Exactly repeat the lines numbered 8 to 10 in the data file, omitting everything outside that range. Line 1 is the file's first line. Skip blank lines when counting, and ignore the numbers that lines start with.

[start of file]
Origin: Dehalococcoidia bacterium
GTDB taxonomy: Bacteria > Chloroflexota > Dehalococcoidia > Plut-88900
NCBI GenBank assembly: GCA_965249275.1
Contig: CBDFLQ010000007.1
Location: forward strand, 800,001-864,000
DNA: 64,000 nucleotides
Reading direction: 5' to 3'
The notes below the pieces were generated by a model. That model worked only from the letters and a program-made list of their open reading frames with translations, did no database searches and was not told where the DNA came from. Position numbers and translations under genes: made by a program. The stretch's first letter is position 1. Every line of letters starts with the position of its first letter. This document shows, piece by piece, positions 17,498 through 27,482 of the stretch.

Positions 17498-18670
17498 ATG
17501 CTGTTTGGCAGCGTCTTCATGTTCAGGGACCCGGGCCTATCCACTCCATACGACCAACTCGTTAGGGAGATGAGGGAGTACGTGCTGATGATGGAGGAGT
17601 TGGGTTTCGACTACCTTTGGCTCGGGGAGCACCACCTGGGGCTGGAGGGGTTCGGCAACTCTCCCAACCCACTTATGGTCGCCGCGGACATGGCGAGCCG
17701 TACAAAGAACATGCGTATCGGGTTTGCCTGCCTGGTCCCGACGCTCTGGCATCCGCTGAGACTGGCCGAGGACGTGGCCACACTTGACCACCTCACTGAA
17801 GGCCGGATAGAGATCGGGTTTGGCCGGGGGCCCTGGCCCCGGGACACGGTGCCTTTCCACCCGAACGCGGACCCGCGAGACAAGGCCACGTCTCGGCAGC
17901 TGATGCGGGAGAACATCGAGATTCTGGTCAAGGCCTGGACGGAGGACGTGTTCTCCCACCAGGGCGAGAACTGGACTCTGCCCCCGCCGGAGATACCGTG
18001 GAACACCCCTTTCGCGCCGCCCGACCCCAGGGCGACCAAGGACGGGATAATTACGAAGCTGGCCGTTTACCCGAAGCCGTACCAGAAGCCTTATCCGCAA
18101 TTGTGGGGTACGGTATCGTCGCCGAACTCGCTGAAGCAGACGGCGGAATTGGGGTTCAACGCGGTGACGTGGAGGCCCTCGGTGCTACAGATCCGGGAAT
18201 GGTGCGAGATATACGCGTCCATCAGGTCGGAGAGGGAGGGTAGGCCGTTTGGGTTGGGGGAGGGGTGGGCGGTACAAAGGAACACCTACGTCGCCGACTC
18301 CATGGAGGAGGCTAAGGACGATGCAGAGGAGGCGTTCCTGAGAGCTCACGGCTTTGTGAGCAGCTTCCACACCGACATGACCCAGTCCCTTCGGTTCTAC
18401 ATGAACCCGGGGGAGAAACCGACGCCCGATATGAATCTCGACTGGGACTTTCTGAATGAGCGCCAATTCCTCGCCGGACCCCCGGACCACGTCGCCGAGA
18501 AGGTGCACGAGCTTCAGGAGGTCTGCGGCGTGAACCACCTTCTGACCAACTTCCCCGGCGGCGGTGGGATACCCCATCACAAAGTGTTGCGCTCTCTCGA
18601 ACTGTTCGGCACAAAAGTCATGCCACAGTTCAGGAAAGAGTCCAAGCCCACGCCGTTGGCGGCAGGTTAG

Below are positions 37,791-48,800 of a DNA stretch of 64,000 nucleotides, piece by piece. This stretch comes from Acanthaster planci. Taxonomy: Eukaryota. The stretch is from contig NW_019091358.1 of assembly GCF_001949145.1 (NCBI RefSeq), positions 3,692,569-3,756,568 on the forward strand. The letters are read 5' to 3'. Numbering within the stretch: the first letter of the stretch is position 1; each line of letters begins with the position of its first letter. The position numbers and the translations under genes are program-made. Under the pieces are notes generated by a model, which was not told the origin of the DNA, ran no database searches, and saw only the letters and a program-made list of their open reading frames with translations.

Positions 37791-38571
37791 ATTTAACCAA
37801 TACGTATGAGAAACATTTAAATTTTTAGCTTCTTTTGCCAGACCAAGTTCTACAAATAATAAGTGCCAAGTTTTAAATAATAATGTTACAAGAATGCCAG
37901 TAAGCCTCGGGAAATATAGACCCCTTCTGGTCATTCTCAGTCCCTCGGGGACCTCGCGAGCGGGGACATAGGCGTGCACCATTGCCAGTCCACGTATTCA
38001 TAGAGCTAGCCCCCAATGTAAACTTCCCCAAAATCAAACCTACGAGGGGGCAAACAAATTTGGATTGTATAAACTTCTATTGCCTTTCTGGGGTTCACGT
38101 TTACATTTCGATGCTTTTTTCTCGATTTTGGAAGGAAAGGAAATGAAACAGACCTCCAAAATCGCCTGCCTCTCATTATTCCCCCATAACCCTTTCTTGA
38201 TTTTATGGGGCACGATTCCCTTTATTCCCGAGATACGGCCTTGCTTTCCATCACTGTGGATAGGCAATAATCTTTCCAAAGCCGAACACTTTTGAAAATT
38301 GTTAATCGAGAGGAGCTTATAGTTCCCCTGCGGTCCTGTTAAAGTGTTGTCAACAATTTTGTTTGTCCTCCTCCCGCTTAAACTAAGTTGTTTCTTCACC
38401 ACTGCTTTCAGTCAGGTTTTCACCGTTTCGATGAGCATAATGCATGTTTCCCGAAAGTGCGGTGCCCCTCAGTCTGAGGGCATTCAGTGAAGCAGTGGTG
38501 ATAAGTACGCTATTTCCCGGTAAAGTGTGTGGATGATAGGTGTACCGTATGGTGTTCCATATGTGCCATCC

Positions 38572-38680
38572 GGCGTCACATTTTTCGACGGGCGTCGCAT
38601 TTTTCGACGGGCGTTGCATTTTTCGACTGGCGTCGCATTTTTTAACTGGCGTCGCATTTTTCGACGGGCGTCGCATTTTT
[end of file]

The notes below the pieces were generated by a model. That model worked only from the letters and a program-made list of their open reading frames with translations, did no database searches and was not told where the DNA came from. Position numbers and translations under genes: made by a program. The stretch's first letter is position 1. Every line of letters starts with the position of its first letter. This document shows, piece by piece, positions 17,498 through 27,482 of the stretch.

Positions 17498-18670
17498 ATG